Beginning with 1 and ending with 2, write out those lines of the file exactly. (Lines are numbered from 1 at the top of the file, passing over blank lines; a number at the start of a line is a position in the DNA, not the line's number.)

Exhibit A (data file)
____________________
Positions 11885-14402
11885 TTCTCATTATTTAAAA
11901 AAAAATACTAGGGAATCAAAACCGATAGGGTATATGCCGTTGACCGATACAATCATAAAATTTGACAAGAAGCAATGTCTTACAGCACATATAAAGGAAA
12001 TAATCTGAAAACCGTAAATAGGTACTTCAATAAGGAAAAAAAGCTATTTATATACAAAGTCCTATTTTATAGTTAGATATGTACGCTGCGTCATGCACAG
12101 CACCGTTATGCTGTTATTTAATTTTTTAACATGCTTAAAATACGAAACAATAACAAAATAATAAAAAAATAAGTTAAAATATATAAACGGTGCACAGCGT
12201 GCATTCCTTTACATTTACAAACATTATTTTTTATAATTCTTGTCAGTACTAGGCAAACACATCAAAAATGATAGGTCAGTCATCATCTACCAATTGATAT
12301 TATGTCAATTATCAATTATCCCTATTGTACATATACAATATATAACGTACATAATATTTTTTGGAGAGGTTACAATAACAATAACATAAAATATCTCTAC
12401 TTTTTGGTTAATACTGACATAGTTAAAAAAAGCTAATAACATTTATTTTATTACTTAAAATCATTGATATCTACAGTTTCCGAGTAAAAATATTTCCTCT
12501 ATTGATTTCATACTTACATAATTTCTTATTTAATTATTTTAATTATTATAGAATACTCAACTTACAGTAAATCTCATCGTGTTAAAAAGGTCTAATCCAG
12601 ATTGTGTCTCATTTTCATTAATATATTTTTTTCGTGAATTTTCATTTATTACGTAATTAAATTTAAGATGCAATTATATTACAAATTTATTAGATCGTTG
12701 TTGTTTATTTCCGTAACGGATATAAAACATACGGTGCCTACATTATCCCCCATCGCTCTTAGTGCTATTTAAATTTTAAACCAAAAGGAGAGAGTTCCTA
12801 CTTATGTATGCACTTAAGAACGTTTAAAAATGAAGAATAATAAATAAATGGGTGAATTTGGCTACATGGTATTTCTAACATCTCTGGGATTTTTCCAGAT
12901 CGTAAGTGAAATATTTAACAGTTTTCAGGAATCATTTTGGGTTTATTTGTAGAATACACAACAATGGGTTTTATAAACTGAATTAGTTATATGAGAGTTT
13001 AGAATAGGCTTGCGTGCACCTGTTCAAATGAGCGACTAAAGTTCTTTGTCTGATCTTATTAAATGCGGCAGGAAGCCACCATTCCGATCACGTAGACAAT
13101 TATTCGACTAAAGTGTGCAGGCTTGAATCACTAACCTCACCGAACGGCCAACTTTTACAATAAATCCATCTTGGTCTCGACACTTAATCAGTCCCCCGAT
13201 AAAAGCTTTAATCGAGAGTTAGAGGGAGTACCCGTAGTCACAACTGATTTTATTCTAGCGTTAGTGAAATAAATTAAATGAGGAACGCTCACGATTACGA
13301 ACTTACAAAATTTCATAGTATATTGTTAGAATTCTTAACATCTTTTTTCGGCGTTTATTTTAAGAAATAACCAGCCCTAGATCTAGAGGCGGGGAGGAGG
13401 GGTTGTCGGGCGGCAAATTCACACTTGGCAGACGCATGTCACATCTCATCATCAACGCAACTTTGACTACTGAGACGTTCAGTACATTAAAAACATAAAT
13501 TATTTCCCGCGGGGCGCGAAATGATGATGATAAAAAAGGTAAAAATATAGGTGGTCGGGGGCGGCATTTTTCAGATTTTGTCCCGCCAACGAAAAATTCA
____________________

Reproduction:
Positions 11885-14402
11885 TTCTCATTATTTAAAA